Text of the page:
• "Open Shortest Path First"
  • Most widely used internal routing protocol
  • Areas are logical groupings of networks
  • Contains link state information for the domain


A Lumeta IPsonar scan of an enterprise network that is performed in a single sweep. Point-in-time scans are often scheduled to run on a repeat basis and serve to provide a historical record or audit trail for use by oversight agencies.

Real-time Monitoring

Notification of network events-of-interest as they occur

  • Enables organizations to respond more quickly  
  • Enables a system administrator to watch the current health, risk, processes, and vulnerabilities of a network through graphical charts and bars on a central interface/dashboard.
  • Visual insights into the data are conveyed. Instant notifications/alerts into specific data-driven, administrator-specified events, such as when a data value goes out of range are provided.

Router ID

One of the IP addresses on the router. From OSPF perspective, it's an identifier.


The router's primary functions are to learn and propagate route information, and ultimately to forward packets via the most appropriate paths. Successful attacks against routers are those able affect or disrupt one or more of those primary functions by compromising the router itself, its peering sessions, and/or the routing information.

Routers are subject to the same sort of attacks designed to compromise hosts and servers, such as password cracking, privilege escalation, buffer overflows, and even social engineering. Most of the best practices in this document help mitigate and even prevent some of those threats.

Peering relationships are also target of attacks. For most routing protocols routers cannot exchange route information unless they establish a peering relationship, also called neighbor adjacency. Some attacks attempt to break established sessions by sending the router malformed packets, resetting TCP connections, consuming the router resources, etc. Attacks may also prevent neighbor adjacencies from being formed by saturating queues, memory, CPU and other router resources. This section of the document presents a series of best practices to protect neighbor adjacencies from those threats.

Finally, routing can also be compromised by the injection of false route information, and by the modification or removal of legitimate route information. Route information can be injected or altered by many means, ranging from the insertion of individual false route updates to the installation of bogus routers into the routing infrastructure. Potential denial of service conditions may result from intentional loops or black-holes for particular destinations. Attackers may also attempt to redirect traffic along insecure paths to intercept and modify user's data, or simply to circumvent security controls. This section also includes a collection of best practices designed to prevent the compromising of routing information.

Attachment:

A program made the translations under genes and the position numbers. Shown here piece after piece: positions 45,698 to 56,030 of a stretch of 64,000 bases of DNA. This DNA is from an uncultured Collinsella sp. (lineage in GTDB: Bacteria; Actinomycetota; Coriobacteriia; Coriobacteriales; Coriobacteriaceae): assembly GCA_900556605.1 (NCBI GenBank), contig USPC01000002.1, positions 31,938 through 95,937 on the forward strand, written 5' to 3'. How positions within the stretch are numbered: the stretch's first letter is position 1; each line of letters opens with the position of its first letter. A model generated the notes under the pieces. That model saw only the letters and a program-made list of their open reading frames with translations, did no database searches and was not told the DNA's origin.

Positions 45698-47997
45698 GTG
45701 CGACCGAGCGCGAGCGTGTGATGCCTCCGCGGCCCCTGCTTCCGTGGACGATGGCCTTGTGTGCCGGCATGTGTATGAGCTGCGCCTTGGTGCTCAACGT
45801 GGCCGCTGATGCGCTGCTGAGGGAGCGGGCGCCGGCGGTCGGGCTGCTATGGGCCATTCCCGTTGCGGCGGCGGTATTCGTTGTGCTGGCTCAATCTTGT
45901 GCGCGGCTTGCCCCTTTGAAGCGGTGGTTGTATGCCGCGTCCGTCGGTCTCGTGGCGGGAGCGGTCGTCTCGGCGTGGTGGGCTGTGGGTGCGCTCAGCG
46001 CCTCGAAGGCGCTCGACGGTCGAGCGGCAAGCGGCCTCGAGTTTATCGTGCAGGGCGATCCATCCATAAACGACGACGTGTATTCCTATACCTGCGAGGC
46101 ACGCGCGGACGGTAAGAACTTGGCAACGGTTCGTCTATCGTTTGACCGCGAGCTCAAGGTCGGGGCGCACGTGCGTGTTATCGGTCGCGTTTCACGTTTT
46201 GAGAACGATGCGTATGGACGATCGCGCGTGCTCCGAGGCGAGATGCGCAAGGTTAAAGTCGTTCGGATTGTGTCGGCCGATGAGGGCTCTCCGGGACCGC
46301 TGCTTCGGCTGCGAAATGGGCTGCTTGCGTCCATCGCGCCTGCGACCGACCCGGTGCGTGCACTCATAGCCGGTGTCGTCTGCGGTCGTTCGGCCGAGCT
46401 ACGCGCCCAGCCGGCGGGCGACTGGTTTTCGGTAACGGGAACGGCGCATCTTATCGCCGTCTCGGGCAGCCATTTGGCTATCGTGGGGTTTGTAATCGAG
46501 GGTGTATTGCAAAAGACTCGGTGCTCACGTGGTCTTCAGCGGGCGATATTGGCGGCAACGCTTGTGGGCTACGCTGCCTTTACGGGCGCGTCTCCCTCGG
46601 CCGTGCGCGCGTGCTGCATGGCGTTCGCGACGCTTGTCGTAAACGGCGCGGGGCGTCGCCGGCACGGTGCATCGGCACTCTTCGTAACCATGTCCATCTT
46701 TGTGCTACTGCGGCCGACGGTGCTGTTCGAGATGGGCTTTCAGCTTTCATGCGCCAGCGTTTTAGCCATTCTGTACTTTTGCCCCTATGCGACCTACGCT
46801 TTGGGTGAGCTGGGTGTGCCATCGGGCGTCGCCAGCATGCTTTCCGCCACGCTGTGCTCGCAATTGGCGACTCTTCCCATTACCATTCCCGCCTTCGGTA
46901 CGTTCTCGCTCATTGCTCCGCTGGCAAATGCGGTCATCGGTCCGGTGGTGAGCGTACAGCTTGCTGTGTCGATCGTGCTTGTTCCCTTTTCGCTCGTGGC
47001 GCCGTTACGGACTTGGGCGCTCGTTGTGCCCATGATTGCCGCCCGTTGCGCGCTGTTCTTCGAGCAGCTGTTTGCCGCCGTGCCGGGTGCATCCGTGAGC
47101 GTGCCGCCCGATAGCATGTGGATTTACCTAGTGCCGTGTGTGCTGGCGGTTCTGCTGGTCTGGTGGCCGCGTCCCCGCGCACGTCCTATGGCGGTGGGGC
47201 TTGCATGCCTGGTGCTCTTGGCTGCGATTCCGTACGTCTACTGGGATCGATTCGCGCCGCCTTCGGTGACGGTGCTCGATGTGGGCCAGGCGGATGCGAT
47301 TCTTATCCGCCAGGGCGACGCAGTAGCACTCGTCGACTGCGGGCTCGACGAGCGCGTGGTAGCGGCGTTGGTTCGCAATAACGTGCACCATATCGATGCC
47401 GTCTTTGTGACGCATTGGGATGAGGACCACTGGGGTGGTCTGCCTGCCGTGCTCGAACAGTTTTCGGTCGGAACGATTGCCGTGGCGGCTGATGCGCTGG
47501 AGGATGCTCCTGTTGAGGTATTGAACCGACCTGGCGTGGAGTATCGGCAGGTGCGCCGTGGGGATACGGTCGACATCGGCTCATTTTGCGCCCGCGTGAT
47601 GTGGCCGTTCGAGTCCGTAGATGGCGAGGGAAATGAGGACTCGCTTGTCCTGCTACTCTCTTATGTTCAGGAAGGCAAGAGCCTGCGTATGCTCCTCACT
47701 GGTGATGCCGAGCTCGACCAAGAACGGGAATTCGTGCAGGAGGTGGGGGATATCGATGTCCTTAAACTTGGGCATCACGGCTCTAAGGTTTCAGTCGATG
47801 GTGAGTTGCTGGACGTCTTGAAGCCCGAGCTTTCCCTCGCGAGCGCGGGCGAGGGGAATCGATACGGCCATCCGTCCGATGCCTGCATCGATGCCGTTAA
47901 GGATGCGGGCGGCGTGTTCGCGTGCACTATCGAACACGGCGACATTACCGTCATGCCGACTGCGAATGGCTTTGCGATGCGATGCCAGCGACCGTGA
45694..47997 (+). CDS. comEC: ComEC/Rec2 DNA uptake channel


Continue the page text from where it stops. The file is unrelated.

Your business has zones, each of which typically has one Lumeta Scout

  • Houses collection agents
  • Collects information on the state of the network

Security Automation

  • Automated set of rules or instructions that performs a task or process that would at one time have been done by a person
  • Generally includes some form of integration

Security Intelligence

  • Real-time collection, normalization, and analysis of the data generated by users, applications, and infrastructure that impacts the IT security and risk posture of an enterprise
  • The goal of security intelligence is to provide actionable and comprehensive insight that reduces risk and operational effort


Lumeta/IPsonar had appropriate credentials that enabled it to access SNMP tables on a network. 


Lumeta/IPsonar was able to generate a response from a particular port (thereby demonstrating that the port exists), but unable to illicit a response from the port. 

Threat Intelligence / Feed

Evidence-based knowledge, including context, mechanisms, indicators, implications and actionable advice, about an existing or emerging menace or hazard to assets that can be used to inform decisions regarding the subject's response to that menace or hazard.

Zombie / Bot

A computer connected to the Internet that has been surreptitiously / secretly compromised with malicious logic to perform activities under the command and control of a remote administrator.


Zone is any set of devices you want to monitor as a unit, for example, a subnet, an enclave, or a business unit. Typically, an organization contains multiple zones.

Zones delimit the scope of information that can be displayed on an Lumeta map. To map a particular network view, all elements belonging to that view must be contained in a single zone. When planning a zone definition, be sure to include elements you want to see on a one map as members of a single zone.

Your enterprise sets the criteria that defines which devices should belong to a particular zone.




  • No labels
Write a comment...